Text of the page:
Tag Archives: fiction

Cliche Stories

So I missed last week. I’m going with the “crazy season” as my excuse. I felt run ragged, and, honestly, I just couldn’t find a cliche I liked. You’ll notice this one was way near the bottom of all the lists–starting with ‘Cu’ as it does. But I finally found it, so here we are…..


“Well, aren’t you just as cute as a bugs ear!”

Sheila smiled politely as she maneuvered the tray onto the table before adjusting the table over the old man’s bed. Cute as a bug’s ear? Was that a compliment? She pondered as she reached over to adjust the pillows so he could sit up and eat.

A compliment, Sheila decided as she looked at his frail weight resting on the pillows as he began to slurp his soup. He was just so nice, she thought. There were stories circulating the nursing home about his past, but she didn’t believe any of them.

“Is that a saying from Texas?” she asked him.

He froze, carefully placing his spoon on the tray before looking at her. “Why do you ask that?”

“Oh, I thought I heard you were from Texas,” Sheila replied carelessly as she folded new towels for him. “One of the girls out front said something.”

“Why?” she asked, turning to face him. He was suddenly more alert, sitting away from pillows and moving the table away from the bed before swinging his legs over the side.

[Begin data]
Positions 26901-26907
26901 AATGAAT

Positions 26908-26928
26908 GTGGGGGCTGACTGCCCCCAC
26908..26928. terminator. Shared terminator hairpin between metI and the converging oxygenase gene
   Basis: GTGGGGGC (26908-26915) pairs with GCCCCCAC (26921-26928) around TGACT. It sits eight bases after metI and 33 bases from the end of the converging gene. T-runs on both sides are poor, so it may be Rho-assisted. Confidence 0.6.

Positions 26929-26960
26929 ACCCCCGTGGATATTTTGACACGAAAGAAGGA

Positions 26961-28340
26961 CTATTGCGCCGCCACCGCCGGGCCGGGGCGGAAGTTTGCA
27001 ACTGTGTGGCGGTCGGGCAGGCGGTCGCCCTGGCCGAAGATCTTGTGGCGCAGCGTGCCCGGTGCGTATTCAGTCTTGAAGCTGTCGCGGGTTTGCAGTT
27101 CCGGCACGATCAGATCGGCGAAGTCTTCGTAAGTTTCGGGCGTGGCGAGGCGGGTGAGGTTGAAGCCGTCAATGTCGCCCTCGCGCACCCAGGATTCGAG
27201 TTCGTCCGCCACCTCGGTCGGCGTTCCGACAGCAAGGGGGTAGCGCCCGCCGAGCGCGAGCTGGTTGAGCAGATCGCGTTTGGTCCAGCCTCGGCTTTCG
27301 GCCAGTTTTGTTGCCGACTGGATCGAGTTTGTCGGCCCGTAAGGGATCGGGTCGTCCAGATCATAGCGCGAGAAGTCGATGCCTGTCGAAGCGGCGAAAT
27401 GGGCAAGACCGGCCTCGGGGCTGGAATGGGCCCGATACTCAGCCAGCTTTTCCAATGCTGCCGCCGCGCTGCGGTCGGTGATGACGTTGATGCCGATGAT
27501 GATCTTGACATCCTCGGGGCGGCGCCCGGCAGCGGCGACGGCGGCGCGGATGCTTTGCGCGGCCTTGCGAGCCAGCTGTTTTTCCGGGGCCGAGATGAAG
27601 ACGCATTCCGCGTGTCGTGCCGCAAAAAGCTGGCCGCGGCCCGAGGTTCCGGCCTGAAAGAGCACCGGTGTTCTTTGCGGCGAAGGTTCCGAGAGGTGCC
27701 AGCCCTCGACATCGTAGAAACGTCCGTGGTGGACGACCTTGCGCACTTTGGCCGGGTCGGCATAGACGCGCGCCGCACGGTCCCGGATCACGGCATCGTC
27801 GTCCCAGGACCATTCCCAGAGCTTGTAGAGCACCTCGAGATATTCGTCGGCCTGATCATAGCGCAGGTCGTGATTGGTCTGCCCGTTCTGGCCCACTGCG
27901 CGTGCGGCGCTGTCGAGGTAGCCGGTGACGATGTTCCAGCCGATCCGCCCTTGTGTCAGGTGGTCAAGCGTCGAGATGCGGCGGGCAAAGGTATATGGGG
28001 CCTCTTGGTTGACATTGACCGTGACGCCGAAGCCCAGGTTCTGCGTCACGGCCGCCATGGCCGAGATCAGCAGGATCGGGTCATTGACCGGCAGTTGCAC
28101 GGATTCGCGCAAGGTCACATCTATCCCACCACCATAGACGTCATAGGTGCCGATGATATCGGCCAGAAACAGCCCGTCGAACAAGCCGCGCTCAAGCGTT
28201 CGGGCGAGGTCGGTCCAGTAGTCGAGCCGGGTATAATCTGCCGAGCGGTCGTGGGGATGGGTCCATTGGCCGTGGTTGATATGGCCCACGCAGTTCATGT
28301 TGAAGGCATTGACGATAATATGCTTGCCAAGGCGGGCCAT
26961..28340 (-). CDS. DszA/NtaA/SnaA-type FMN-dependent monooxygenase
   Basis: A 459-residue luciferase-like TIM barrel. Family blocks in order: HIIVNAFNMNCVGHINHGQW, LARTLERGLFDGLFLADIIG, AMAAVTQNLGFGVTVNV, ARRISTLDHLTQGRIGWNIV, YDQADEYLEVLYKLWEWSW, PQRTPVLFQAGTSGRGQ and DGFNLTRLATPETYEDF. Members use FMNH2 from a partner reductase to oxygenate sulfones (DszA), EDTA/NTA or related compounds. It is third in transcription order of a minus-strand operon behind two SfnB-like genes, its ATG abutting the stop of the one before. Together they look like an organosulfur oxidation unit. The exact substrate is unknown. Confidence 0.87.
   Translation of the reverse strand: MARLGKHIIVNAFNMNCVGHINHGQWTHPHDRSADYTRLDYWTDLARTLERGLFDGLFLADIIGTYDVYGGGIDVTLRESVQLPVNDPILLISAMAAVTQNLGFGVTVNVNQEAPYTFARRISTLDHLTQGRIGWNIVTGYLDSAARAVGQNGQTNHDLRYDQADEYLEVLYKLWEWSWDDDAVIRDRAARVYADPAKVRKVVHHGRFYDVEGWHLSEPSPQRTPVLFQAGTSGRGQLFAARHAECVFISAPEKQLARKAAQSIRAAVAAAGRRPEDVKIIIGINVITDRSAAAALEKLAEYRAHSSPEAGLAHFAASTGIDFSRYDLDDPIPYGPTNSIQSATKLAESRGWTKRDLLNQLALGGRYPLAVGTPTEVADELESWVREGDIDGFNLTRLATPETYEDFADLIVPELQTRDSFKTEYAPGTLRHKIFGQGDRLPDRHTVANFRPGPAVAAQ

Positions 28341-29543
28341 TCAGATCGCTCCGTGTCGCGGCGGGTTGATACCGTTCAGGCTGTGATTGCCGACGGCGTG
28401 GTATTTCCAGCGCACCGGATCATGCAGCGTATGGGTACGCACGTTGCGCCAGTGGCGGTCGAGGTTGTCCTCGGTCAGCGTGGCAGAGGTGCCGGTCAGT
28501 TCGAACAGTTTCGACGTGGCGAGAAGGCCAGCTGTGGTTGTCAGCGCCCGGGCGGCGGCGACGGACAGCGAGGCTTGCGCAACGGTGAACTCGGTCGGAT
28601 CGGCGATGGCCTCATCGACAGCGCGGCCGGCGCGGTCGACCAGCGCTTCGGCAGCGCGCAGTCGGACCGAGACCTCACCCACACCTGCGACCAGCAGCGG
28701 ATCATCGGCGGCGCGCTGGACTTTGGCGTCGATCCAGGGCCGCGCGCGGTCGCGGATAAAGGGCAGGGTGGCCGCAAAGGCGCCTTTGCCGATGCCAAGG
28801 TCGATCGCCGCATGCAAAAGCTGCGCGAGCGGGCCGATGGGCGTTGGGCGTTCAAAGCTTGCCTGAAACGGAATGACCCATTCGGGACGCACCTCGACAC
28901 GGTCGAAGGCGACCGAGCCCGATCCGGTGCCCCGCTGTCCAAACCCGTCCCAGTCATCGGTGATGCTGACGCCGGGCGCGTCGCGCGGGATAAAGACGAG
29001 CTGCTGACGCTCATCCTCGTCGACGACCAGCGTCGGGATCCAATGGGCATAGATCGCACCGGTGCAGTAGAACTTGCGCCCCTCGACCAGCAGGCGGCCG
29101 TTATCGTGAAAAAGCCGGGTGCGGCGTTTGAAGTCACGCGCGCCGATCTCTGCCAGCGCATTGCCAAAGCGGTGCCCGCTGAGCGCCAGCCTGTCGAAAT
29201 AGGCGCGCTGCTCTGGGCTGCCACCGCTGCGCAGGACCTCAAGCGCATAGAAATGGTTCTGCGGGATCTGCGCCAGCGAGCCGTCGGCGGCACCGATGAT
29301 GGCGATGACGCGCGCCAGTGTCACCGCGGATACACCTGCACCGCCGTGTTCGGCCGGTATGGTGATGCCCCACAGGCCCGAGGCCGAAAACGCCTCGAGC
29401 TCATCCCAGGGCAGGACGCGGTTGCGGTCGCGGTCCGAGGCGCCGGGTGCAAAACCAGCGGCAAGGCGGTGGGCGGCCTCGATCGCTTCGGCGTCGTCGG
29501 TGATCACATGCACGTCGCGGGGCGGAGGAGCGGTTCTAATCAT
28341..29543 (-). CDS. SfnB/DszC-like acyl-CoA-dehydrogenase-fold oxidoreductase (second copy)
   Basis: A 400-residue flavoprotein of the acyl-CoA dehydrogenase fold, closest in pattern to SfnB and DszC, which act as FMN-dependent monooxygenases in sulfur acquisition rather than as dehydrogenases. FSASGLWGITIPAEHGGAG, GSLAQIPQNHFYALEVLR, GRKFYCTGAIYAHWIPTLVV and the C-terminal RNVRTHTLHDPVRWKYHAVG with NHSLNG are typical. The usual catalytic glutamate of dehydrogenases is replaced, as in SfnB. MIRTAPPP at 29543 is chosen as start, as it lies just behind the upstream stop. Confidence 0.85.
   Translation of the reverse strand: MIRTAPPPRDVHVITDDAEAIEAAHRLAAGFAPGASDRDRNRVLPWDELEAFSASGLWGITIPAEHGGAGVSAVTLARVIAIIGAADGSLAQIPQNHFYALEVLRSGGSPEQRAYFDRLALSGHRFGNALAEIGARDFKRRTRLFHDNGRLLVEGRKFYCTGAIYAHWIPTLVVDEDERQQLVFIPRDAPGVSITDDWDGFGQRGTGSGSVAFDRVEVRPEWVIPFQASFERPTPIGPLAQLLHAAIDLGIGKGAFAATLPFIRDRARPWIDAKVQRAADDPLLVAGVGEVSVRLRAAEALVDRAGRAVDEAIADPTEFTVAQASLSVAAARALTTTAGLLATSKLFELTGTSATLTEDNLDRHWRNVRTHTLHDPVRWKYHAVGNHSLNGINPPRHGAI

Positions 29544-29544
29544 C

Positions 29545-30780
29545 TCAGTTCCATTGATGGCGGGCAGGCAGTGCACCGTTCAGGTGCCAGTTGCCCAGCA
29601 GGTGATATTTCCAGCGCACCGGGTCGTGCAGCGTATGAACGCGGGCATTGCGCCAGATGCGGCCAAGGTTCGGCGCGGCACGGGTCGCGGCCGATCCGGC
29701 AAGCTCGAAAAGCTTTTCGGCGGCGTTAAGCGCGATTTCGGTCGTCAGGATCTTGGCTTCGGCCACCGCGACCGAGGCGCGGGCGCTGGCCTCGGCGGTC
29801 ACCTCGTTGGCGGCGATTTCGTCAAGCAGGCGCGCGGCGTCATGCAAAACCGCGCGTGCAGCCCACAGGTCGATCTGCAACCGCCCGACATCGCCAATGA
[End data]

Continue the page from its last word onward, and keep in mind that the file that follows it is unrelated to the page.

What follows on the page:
“Oh, Mr. Smith, you should really stay in bed! Is there anything I can get you?” Sheila cried.

“No, you have helped me greatly already. I think you should go now, before…”

Even as he spoke, Sheila heard the door open. Several men entered, led by a dapper little man. Backing up in apparent fright, Sheila slowly reached behind her and pushed the button for security before clasping her hands tightly in front of her.

“I was right,” Mr Smith said, “you are acute as a bug.”


as cute as a bug’s ear: as cute as can be. Many  clichés are similes, where something is like something else. But a bug’s ear being cute? Where did that come from? It is said to be from Texas in late 1800s, and even there they don’t have any particularly attractive ones. However, bugs ears can be said to be ‘acute’, in that they can hear a very high frequency, or very soft sounds. In the 1700s, ‘cute’ was a synonym for ‘acute’–

Nathan Bailey defined it in The Universal Etymological English Dictionary, 1731, as:

Cute: sharp, quick-witted, shrewd.*

It crossed the ocean to America and was used with that meaning by James Russell Lowell–

Aint it cute to see a Yankee Take sech everlastin’ pains?
                    The Biglow Papers, 1848

In the late 1800s, cute began to refer to being adorable or pretty instead of sharpness or acuity, and the phrase lost common understanding as to why a bug’s ear would be so cute….or why someone would think that would be a compliment.






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Old friends

I looked up an old friend this week. His name is Garion. He comes with a slew of companions, from his vagabond sorcerer grandfather, to an intensely self involved Imperial Princess,  a rather prim aunt (although you really don’t want to her mad), and his friend Silk–who knows how to get every place; and has been chased out of most of them.

When we moved to Maine in 1982, I was already addicted to reading. I blame my parents; I failed reading in second grade and they decided that was simply unacceptable. It blew up on them, however, as every time they wanted me to do something for the next 13 years, it was always “just one more page!”